Work models are changing in the wake of COVID-19. Many organizations have switched to entirely remote models while others are opting for hybrid workplaces, preferring employees only come into the office a couple of times per week.
These models are helping employees to feel safer and achieve a stronger work/life balance. One worry that many businesses have, though, is that having a remote or hybrid workforce is going to cut into their ability to implement or further their diversity, equity, and inclusion (DEI) efforts. Your organization can improve its efforts by asking the right questions.
Are All Employees Getting Equal Facetime?
Oftentimes, those who receive the most facetime with superiors are more frequently granted raises or promotions. It is important to remember that right now, a disproportionate number of women need to work from home to support children who either cannot or are not comfortable going back to full-time in-person schooling.
Make a point to reach out to employees who are more strongly affected by COVID and are working primarily from home. They deserve equal facetime as those who are able to make it into the office more regularly.
Schedule weekly one-on-ones via Zoom or even just phone calls to get an update on their projects as well as their feelings on their current work environment.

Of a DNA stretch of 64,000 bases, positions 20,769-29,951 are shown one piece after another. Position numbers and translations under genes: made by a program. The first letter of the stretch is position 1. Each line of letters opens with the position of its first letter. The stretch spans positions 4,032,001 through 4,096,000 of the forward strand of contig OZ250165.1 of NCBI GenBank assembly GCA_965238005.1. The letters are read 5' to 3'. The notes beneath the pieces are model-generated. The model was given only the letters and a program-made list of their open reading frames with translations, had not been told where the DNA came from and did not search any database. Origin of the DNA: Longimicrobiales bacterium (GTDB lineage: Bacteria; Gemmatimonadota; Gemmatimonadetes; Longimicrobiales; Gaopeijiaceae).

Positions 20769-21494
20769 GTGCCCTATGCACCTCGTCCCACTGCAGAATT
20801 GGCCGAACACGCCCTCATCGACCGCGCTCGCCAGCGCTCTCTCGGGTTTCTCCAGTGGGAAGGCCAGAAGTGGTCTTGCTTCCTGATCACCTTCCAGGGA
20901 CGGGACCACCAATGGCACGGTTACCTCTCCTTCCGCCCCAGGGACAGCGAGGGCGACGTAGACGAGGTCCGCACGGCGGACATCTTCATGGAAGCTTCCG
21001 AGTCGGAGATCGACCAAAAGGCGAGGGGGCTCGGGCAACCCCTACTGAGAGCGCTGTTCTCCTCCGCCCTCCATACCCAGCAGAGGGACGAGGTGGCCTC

Are You Providing Enough Digital Training?
Some people are naturally tech-savvy or were brought up with technology while others may not have had the same kind of access. Providing not only the tools to work remotely but the training to work with the company’s technology is crucial.
This type of training may require you to bring employees into the office unless they are comfortable learning over a platform like Zoom. Either way, be sure to provide people with the support that they need to thrive in a digital environment.
Are Remote Management Techniques Used to Support or Police?
Research shows that management techniques and strategies often depend on the gender or race of the people being managed. When employees do not feel trusted to do their jobs or feel like they are constantly being policed, they are often less productive, not more.
Instead of using your ability to remotely access your employees’ computers to spy, use it to support through training or project collaboration. You should also take a hard look at your current practices. Are you treating your employees with equity when it comes to reviewing their work and checking in? Self-checks are important for any DEI effort.
Have You Reviewed the Data?
The most powerful DEI effort tool that you have in your corner is data. Take a look at how you have approached managing employees. Sit down with the whole management team as well as your human resources (HR) team or DEI advisor to take a look at everything as a whole. The more you know about the way your team has been working, the better you can create a strategy going forward.